As a message boarder once put it in the context of relating Jewish performances of ethnic pride after the Holocaust to current performances of ethnic pride in the context of the United States, celebrating the ethnicity is like saying a fuck-you back to an imagined otherized but centralized dominant, oppressive people. It's saying that no matter what "you" did to my ancestors, we've survived, I'm here and fuck you again. It's mostly imaginary-broad enemy-driven rather than "self-driven".
Just as its definitions and gradual proliferations were for purposes of violence, there is still violence inherent in it, only in this age of globalizing interconnectedness, the power and violence has seemingly transferred from the enemy group to that ethnic and racial group.
There is definitely a lot more to the article.
However, the discourse seems to be bound up in bordership and boundaries. There are definitely implications for international and domestic studies and conflict resolution. I was hoping to find something about spatiality or space and psychology within the urban form, as I am interested in those ambiguous open spaces, garbage, and graff, and hopefully within this discipline I can eventually happen across it. I like the quip about the proximities of enemies because it never seems like they are too far away from you.
Yesterday, at about 7:30 PM Pacific Time, I get a call from one, Daniel Larson, Oakland native with the sailor's discourse, Leon Powe's classmate, future mother-fuckin' Golden Gate University Law school graduate.
He says he's in LA! Back from another year at Beijing. Just like he said on the facebook, but I rarely take anyone's promises seriously on facebook.
During his time there, he carved up a niche as an English language teacher. He went from university students to rich kids. He had enough money to rent an apartment and pile it on when he got here. He even got some of that live orange-tang. This motherfucker was living the life.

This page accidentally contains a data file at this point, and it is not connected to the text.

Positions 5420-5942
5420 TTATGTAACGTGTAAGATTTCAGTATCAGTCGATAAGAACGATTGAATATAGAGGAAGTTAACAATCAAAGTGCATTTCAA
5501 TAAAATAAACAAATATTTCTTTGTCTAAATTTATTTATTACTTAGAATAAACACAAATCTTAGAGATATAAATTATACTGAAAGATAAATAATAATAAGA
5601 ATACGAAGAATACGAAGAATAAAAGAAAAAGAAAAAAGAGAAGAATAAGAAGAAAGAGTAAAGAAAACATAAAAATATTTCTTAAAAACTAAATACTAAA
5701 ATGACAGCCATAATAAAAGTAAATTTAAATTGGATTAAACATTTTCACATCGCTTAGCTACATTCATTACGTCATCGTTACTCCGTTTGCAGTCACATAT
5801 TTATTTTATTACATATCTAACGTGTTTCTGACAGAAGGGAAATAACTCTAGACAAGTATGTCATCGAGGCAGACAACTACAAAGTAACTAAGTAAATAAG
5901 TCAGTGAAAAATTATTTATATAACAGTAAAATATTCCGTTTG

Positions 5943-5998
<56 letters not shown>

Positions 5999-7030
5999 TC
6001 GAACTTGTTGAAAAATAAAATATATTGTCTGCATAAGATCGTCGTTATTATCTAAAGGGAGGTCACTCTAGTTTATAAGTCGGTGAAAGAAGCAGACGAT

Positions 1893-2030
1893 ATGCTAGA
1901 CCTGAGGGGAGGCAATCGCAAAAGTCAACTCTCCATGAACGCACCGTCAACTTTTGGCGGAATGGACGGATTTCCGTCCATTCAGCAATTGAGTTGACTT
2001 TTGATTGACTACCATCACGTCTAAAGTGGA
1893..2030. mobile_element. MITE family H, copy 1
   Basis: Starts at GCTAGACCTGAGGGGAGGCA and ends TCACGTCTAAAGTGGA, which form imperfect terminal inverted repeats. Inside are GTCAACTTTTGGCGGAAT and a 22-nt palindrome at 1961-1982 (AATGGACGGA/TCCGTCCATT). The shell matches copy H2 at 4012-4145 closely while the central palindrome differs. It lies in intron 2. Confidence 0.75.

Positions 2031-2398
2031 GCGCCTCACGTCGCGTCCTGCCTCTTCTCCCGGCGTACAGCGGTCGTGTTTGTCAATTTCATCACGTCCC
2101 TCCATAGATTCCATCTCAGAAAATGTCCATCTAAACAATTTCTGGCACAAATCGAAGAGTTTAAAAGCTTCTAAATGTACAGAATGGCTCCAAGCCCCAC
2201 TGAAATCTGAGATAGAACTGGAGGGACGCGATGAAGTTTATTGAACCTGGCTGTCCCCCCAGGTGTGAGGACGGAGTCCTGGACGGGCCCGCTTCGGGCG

Then they tell him that they won't be able to renew his visa.
So he was here. First thing he did was go to the 99 cents store to buy a pair of socks and toothpaste. 99 Cents store is unabomber crazy ridic. Went to eat expensive-ass hipster Mexican food, with 'Yell putting his Negro O Modelo in a fuckin' wine glass. Then simmered down with a string of NBA Street 2 games.
Turns out the 'Yell is just one small part of a mass eviction. So I was basically chilling with a live-walking news story yesterday.
If he renewed his visa, it would've cost him $1100 US dollars as opposed to the $20 he usually paid. Somewhat out of range for a guy who got his money under the table and in cash.
Apparently, during the olympics people will now have to walk around at all times with their papers. Now that's immigration enforcement to the max. Kinda ironic that the borders are getting tighter at a time when they want to show their connection to the international community.
The rich international community.
This was supposed to be a big coming out party in terms of certifying itself as a cosmopolitan globalized middle-class burgeoisie-lifestyle and experience. Stadiums were to be built, new infrastructure and transportation was developed, slums were to be cleared.
But everything seems to have been sour so far: from the international torch relays being crashed by protestors to the fact that tourism is down.
Maybe it's my reactionary response to American media discourse, but I feel bad for Beijing in relation to the rest of the world cities who've hosted Olympics. Didn't seem like those other cities had to go through half the crap that they have.